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Shelach Lecha 2018

Faith and Humility. In this week's Sedra, we have the famous story of the 12 Meraglim (scouts / spies) who were sent ahead from the desert to report on the Land of Israel. These Meraglim were high ranking leaders from each tribe. We know the tragic ending of their mission. Only two (Joshua and Caleb) gave encouraging reports and the negative reports (on Tisha B'Av) of the other ten Meraglim caused a rebellion, which ultimately led to the collective punishment of the entire nation wandering in the desert for 40 years, and the wiping out of an entire generation who never got to see the Promised Land.

The key to understanding the error of the ten Meraglim is that Moses did not tell them to provide an opinion as to whether or not the people would be able to enter the land. If that was G-d’s plan it would happen. Moses simply asked the Meraglim to report the facts. The ten Meraglim became haughty and self important and gave opinions. The Sages teach us that we can all be like Meraglim in our own lives, when faced with challenges and difficulties. We need to hold back from self defeating negativity. When we have G-d on our side, we can surely succeed. We have examples of such ‘miracles’ in modern Jewish history…..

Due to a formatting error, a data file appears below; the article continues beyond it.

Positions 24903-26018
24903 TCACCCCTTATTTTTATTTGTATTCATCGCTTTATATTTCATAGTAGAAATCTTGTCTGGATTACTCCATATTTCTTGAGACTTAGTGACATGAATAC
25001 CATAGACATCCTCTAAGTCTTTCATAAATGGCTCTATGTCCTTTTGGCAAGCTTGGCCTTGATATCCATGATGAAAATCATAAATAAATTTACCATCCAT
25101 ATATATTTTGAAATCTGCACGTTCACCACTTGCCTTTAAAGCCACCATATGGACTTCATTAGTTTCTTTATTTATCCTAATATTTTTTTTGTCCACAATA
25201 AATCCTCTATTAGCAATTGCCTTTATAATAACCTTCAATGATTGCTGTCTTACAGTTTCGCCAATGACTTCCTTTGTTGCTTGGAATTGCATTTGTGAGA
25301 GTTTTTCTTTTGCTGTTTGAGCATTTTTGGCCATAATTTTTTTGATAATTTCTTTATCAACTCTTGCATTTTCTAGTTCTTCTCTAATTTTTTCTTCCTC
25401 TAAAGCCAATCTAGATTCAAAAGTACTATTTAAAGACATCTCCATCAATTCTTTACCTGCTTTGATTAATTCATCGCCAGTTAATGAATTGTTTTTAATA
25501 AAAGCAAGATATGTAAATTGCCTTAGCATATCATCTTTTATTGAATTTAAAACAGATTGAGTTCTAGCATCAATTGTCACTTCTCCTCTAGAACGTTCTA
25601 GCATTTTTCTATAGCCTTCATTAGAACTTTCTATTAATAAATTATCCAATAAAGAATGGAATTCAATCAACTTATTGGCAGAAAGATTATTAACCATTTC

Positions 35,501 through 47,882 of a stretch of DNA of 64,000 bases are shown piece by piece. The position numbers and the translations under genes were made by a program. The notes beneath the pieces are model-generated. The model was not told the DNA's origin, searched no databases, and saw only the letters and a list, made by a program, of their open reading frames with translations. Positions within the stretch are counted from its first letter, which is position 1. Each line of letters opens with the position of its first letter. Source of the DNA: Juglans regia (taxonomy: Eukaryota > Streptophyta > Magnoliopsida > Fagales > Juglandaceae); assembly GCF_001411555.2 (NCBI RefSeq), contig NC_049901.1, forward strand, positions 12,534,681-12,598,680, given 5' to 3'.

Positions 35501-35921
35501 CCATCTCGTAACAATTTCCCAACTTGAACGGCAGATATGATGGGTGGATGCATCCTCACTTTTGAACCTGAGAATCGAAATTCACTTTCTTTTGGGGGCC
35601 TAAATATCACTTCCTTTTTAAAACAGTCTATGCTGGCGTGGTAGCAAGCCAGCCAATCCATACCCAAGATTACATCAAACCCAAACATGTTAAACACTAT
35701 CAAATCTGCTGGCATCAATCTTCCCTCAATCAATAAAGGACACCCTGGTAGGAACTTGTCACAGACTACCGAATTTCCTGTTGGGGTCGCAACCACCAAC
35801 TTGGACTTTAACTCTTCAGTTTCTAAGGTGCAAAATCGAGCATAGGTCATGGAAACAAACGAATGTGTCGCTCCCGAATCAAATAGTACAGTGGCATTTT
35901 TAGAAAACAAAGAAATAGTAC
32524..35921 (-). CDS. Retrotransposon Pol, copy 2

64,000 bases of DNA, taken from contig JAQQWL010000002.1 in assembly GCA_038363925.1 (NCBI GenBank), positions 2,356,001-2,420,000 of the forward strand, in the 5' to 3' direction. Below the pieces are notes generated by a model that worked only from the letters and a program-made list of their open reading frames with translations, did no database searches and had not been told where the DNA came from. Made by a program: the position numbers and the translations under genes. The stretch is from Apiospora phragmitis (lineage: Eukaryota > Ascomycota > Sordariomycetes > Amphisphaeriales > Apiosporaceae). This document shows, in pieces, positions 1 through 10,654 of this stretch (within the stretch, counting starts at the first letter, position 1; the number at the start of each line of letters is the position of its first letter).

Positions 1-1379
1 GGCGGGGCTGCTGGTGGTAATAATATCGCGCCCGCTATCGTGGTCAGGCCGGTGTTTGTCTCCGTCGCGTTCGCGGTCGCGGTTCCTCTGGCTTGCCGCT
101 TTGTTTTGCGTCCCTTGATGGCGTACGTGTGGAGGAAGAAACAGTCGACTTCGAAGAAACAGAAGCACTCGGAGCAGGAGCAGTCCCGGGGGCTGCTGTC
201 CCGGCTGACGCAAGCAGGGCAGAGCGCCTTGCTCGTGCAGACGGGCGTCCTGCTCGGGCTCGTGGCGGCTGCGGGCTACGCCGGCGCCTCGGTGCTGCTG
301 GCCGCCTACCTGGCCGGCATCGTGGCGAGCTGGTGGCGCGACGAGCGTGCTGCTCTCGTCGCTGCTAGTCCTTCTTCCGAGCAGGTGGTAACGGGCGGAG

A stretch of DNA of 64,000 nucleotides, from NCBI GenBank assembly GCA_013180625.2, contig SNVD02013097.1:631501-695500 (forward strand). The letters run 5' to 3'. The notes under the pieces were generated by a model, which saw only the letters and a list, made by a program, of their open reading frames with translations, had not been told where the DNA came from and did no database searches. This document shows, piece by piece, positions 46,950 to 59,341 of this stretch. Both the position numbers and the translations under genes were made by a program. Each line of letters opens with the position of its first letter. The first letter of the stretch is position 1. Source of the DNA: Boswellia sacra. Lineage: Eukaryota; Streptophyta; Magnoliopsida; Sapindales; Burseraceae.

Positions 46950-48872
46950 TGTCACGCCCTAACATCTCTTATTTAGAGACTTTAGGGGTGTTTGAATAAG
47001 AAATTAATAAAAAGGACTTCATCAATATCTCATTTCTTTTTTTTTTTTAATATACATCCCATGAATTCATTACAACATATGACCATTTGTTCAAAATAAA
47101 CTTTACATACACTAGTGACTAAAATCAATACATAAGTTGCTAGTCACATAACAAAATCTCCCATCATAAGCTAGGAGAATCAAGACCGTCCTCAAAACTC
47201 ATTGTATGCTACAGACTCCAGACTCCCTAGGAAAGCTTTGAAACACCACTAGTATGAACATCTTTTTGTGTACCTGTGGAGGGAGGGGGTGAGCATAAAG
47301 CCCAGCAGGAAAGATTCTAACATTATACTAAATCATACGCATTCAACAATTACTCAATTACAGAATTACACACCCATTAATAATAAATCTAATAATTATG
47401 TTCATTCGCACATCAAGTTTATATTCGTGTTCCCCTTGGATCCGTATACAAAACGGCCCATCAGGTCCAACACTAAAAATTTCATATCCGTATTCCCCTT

Before they were sent on their mission, Moses changed the name of just one of the Scouts; Hoshea became Y’Hoshua (Joshua), by adding a Yud to the start of his name. Rashi suggests that this added letter - representing G-d’s name - was actually a prayer to protect Joshua from the counsel of the other Meraglim. Think how hard it would be to be just two people standing up to the opinion of ten others (in a jury type situation). Joshua had the trait of humility, necessary in a Jewish leader (or later the Kings). In last week’s Sedra, Moses himself is described as being the ‘humblest of men to walk the earth’. Being humble does not mean keeping quiet when you are correct, or not voicing your opinions. The Hebrew word for humility is ANIVUT. This is said to come from the root ANAV - to respond / reply. The humble Jewish leader will respond to and follow G-d’s will. Their own needs are irrelevant. A humble secular leader will follow and respond to the needs of their people. This is truly an expression of selflessness, leadership and of utter faith. This is why Moses gifted Hoshea the Yud - so that Joshua would be elevated and have G-d with him for strength, and allow him the faith, humility and self belief to voice his opinions.

As Ezra Taft Benson said ‘pride is concerned with who is right, humility is concerned with what is right’.

Simon Hodes

More documents on this Parshah: